Comment author: 20 February 2012 01:21:40AM 2 points [-]

Does Armstrong's/your proposal reduce to "Give the AI a utility function that cares about nothing beyond the next hour, restrict its output to N bits, and blow up the rest of the computer afterward"? If not, can you give me an example of a scenario where the above fails but the more complex proposal succeeds? So far as I can tell, none of the purported "safetiness" in the example you just gave has anything to do with an impact measure.

Comment author: 20 February 2012 10:26:59AM 1 point [-]

I give you an hour and tell you to maximize the probability of [something we intend to use as a reward signal]. In paranoid scenarios, you break out of the box and kill all humans to get your reward signal. But now we have penalized that sort of failure of cooperation. This is just a formalization of "stay in the box," and I've only engaged in this protracted debate to argue that 'butterfly effects' from e.g. electron shuffling, the usual objection to such a proposal, don't seem to be an issue.

In reality, I agree that 'friendly' AI is mostly equivalent to building an AI that follows arbitrary goals. So proposals for U which merely might be non-disastrous under ideal social circumstances don't seem like they address the real concerns about AI risk.

Stuart's goal is to define a notion of "minimized impact" which does allow an AI to perform tasks. I am more skeptical that this is possible.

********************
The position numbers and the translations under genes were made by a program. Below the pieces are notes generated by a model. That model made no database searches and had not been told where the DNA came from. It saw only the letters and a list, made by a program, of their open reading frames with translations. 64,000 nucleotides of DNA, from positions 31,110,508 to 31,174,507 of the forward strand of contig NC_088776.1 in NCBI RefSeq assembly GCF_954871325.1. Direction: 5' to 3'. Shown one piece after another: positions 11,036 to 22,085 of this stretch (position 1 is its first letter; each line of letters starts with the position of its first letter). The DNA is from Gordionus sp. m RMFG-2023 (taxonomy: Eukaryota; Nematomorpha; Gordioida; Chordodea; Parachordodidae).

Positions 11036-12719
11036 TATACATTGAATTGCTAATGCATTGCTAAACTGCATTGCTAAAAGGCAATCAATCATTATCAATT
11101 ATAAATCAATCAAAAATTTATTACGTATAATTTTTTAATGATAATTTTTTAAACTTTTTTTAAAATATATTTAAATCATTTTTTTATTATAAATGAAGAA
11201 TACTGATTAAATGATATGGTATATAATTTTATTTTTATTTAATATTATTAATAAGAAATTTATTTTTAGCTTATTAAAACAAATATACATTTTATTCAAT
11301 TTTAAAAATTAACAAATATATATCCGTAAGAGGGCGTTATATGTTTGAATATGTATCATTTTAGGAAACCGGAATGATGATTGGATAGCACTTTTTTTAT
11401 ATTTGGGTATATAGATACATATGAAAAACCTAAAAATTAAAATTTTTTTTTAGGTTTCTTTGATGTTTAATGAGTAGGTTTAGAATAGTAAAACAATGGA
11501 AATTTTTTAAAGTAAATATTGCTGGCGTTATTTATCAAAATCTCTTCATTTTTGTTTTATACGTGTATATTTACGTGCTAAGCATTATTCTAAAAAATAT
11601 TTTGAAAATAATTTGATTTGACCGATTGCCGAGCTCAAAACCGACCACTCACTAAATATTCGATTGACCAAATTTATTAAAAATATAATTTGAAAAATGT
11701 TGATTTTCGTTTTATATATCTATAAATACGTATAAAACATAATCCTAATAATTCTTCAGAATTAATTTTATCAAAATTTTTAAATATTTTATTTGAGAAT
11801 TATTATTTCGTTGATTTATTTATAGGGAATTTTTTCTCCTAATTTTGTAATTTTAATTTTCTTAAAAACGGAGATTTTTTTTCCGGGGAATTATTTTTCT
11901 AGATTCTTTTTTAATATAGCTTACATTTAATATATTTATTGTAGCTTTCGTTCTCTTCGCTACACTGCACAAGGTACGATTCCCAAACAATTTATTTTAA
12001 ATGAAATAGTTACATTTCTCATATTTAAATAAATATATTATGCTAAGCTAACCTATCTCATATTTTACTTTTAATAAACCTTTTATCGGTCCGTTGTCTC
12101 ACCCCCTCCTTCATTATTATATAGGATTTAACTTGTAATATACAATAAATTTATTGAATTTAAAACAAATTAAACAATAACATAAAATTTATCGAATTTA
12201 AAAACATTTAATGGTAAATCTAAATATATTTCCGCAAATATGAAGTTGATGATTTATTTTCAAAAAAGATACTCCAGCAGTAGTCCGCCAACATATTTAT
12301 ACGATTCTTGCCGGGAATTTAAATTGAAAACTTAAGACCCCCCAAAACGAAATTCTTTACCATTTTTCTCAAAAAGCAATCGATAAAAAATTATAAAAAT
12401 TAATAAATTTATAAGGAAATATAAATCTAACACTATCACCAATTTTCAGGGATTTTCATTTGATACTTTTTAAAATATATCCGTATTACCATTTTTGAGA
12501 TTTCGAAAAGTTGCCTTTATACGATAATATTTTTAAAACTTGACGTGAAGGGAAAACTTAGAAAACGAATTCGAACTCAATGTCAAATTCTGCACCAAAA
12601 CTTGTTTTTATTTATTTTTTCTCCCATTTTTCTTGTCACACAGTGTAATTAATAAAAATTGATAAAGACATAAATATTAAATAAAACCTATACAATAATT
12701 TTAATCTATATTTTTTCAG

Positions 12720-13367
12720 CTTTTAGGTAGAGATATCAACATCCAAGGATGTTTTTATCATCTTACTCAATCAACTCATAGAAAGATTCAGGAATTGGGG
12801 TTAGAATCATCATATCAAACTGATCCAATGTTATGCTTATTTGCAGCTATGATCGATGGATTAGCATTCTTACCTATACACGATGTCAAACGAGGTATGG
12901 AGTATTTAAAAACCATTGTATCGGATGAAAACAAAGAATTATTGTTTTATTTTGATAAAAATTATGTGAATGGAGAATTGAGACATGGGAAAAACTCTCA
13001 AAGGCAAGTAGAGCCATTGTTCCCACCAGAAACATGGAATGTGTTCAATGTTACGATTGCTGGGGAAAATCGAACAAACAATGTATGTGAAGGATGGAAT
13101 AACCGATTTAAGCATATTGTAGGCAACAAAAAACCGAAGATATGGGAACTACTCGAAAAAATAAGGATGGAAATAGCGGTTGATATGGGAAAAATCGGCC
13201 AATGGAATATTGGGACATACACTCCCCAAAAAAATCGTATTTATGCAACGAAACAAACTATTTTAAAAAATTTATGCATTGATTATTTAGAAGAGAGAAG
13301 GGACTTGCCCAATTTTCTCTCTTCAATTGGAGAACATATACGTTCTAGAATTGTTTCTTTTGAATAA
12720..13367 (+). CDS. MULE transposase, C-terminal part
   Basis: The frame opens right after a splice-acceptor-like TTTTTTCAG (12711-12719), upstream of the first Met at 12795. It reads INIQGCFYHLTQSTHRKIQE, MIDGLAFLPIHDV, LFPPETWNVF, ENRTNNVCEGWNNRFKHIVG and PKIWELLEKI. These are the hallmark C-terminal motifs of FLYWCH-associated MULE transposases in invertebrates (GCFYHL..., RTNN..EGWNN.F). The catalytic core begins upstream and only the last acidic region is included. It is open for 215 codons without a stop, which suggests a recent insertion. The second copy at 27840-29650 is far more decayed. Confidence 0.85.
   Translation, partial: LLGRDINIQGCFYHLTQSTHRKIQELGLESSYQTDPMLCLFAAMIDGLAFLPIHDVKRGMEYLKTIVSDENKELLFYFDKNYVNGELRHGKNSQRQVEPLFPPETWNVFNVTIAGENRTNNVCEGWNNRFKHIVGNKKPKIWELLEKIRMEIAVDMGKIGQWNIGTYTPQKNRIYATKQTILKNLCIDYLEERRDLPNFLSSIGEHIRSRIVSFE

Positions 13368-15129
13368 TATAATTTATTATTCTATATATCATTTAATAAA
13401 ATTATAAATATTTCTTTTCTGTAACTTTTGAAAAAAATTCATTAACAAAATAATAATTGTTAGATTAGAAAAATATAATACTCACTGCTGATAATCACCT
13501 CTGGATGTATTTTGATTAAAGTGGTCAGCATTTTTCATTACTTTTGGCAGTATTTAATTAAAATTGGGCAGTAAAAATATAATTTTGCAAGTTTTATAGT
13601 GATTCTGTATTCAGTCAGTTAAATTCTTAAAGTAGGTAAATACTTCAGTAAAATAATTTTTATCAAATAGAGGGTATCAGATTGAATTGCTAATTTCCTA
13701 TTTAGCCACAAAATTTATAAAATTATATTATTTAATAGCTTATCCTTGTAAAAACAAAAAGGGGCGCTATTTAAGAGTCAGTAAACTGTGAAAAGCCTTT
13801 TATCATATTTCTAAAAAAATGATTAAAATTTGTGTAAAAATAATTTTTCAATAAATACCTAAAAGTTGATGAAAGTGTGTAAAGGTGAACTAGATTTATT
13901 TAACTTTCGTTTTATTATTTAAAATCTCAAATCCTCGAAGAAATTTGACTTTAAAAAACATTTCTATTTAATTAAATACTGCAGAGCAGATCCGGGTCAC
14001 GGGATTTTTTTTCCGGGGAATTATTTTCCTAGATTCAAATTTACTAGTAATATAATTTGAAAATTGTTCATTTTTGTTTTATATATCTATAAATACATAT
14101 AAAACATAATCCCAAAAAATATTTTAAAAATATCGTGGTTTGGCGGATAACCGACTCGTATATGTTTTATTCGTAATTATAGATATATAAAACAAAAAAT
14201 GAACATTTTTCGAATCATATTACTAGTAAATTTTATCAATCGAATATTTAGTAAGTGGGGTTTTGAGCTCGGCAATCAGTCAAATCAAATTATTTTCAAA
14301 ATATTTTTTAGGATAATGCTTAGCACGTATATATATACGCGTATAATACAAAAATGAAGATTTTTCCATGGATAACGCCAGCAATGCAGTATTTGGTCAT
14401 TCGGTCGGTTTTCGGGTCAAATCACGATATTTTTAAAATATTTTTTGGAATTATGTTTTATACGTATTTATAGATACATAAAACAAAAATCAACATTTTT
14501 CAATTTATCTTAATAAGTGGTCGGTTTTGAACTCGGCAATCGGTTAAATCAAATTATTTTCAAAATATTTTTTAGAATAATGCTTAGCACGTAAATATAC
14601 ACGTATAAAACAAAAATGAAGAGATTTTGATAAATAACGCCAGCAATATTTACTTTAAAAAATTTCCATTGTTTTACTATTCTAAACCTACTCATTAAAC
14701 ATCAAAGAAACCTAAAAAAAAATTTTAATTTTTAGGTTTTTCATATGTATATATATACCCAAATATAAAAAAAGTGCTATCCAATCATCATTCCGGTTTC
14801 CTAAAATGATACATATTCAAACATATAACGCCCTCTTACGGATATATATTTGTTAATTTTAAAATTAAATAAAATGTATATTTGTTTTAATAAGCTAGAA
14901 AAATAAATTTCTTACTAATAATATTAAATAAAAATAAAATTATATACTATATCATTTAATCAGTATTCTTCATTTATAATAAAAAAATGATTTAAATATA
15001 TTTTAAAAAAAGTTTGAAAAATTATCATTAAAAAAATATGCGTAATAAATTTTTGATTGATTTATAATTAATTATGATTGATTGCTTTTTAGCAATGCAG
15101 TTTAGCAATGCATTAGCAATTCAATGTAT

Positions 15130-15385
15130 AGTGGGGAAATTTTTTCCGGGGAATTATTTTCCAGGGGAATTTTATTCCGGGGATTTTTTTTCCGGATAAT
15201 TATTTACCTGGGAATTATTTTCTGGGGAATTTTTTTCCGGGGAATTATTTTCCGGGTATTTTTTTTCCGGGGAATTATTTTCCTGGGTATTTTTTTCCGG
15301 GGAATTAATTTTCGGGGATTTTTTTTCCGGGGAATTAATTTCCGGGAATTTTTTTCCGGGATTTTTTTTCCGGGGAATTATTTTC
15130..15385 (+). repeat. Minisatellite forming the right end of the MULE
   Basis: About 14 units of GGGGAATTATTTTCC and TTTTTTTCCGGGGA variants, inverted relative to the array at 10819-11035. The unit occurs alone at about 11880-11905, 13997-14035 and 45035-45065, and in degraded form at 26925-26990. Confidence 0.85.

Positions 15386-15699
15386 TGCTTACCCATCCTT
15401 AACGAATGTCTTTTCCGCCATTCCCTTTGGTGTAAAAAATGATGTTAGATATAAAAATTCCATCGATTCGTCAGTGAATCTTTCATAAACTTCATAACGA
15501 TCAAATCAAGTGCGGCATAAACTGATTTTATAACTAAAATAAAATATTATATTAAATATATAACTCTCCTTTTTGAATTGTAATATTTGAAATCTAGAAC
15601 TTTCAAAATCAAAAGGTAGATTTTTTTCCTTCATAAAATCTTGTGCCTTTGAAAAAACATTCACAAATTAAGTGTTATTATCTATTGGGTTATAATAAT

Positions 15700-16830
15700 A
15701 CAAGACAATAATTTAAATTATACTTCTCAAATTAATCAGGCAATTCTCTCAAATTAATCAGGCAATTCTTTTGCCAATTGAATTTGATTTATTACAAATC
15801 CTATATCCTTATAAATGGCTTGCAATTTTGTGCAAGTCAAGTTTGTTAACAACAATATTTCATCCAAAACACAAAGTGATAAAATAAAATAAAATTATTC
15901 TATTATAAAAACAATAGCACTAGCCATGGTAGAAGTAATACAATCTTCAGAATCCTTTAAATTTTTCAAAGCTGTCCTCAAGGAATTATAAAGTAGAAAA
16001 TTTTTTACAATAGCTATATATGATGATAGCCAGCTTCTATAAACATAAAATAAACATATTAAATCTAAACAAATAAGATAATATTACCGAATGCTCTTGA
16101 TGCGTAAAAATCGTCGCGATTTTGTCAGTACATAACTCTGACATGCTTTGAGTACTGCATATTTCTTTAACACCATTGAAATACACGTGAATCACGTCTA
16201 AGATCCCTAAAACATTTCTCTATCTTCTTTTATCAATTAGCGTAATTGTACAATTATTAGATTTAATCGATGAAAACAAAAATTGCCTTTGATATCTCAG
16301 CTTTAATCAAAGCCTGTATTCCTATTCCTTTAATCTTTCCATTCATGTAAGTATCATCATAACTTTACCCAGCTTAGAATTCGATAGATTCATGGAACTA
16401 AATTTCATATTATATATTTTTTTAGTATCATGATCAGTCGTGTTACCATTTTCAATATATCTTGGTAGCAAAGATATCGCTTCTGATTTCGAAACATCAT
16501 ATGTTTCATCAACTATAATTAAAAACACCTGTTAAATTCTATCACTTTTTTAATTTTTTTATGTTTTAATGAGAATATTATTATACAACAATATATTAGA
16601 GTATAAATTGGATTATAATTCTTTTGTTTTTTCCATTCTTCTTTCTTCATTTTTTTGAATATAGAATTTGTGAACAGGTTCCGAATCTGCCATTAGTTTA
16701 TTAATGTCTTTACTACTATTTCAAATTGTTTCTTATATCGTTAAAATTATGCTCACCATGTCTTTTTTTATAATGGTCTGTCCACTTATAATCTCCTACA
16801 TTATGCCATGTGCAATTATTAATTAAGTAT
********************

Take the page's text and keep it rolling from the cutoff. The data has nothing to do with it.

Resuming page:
Comment author: 20 February 2012 07:12:20AM 0 points [-]

As the current ultimate authority on AI safety I am curious if you would consider the safety profile of this oracle as interpreted here to be along the lines I describe there. That is, if it could actually be constructed as defined it would be more or less safe with respect to its own operation except for those pesky N bits and what external entities can do with them.

Unless I have missed something the problem with attempting to implement such an AI as a practical strategy are:

• It is an infinity plus one sword - you can't just leave those lying around.
• The research required to create the oracle is almost all of what it takes to create an FAI. It requires all of the research that goes into FAI for CEV research - and if the oracle is able to answer questions that are simple math proofs then even a significant part of what constitutes a CEV implementation would be required.
Comment author: 20 February 2012 05:38:36AM *  0 points [-]

Does Armstrong's/your proposal reduce to "Give the AI a utility function that cares about nothing beyond the next hour, restrict its output to N bits, and blow up the rest of the computer afterward"?

The other important part that was mentioned (or, at least, w was that it is not allowed to (cares negatively about) influencing the world outside of a spacial boundary within that hour except via those N bits or via some threshold of incidental EM radiation and the energy consumption it is allocated. The most obvious things this would seem to prevent it from doing would be hacking a few super computers and a botnet to get some extra processing done in the hour or, for that matter, getting any input at all from external information sources. It is also unable to recursively self improve (much) so that leaves us in the dark about how it managed to become an oracle in the first place.

Comment author: 20 February 2012 06:01:03AM 1 point [-]

Of course the AI could choose its answer maliciously, and I am very skeptical about the possibility of preventing that.

Why would it do that? I would say that if it is answering maliciously it is tautologically not the AI you defined. If it is correctly implemented to only care about giving correct answers and doing nothing outside the temporal and spacial limitations then it will not answer maliciously. It isn't even a matter preventing it from doing that so much as it just wouldn't, by its very nature, do malicious things.